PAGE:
So, what are his tips for diagnosis?
- Expand your color palette to detect different ranges of erythema. Think about how psoriasis typically looks across different skin types, include violaceous hue, red brown hue and greyish hue. Then, rely on other clues such as the quality of the scale to confirm the diagnosis.
- Look at how well the lesion is demarcated. In psoriasis, lesions are usually sharply demarcated.
- Look at anatomic distribution of the lesions. This can help point to the correct diagnosis, evenwhen the erythema may be difficult to perceive.
RISK OF PIGMENTARY CHANGES
Inflammatory disorders of the skin such as psoriasis can be associated with post inflammatory pigment alterations, which raises an important consideration when treating patients with skin of color.
“Not only does one have to counsel the patient on management of psoriasis plaques themselves, but also the pigmentary changes that may result from the psoriasis plaques,” says Dr. Alexis. “A plaque may resolve with hyperpigmentation or hypopigmentation that can be just as impactful for the patient as the psoriasis lesion itself. This needs to be included in the discussion with the patient.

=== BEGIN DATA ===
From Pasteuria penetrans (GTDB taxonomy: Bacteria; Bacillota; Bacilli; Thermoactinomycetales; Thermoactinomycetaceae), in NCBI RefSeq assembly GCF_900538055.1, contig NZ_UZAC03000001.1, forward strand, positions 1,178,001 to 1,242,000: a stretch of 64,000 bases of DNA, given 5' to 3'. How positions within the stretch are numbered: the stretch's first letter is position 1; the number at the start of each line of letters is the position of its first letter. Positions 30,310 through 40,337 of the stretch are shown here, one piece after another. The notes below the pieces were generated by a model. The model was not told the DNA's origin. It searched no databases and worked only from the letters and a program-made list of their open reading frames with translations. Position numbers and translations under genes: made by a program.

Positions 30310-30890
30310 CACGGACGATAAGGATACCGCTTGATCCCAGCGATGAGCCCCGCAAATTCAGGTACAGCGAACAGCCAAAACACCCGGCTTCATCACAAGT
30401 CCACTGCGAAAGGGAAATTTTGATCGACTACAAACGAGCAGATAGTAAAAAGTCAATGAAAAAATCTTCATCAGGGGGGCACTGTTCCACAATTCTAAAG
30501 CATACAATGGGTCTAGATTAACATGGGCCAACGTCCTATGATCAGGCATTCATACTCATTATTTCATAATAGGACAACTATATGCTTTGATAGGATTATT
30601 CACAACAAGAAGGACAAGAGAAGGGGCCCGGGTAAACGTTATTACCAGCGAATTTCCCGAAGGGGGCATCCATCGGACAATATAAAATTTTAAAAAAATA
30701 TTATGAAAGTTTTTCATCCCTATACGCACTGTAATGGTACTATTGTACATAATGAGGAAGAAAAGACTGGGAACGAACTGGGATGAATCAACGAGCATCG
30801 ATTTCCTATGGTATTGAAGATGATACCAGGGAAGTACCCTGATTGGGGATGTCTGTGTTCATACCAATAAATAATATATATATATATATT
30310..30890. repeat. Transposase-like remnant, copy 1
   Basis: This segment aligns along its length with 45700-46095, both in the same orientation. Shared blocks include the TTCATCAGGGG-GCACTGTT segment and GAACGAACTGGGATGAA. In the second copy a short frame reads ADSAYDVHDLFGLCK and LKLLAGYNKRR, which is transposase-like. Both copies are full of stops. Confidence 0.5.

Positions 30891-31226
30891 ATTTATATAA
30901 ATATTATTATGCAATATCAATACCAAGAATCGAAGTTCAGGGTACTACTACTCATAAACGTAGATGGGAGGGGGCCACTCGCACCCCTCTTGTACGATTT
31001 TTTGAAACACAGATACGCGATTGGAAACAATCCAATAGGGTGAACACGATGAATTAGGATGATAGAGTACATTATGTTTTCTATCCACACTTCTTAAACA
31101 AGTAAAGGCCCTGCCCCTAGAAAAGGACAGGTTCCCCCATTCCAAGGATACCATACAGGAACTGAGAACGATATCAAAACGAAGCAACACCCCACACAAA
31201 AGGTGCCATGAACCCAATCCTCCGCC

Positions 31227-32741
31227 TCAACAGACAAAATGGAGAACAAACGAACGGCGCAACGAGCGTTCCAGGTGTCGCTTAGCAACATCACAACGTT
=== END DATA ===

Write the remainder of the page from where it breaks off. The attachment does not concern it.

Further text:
“If the psoriasis starts to resolve and leaves behind a dark or light-colored spot, the patient may either feel that the treatment is not working or making the condition worse.”
Pigmentary alterations may resolve with time, but some patients will find them particularly bothersome and want them dealt with more quickly. Once the psoriasis has resolved, hyperpigmentation can be treated with a topical retinoid to manage both psoriasis and hyperpigmentation or with a formula containing topical hydroquinone, such as modified Kligman Willis, which contains hydroquinone, retinoid and a corticosteroid.
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2. Ferreira BI, Abreu JL, Reis JP, Figueiredo AM. Psoriasis and Associated Psychiatric Disorders: A Systematic Review on Etiopathogenesis and Clinical Correlation. J Clin Aesthet Dermatol. 2016 Jun; 9(6): 36–43.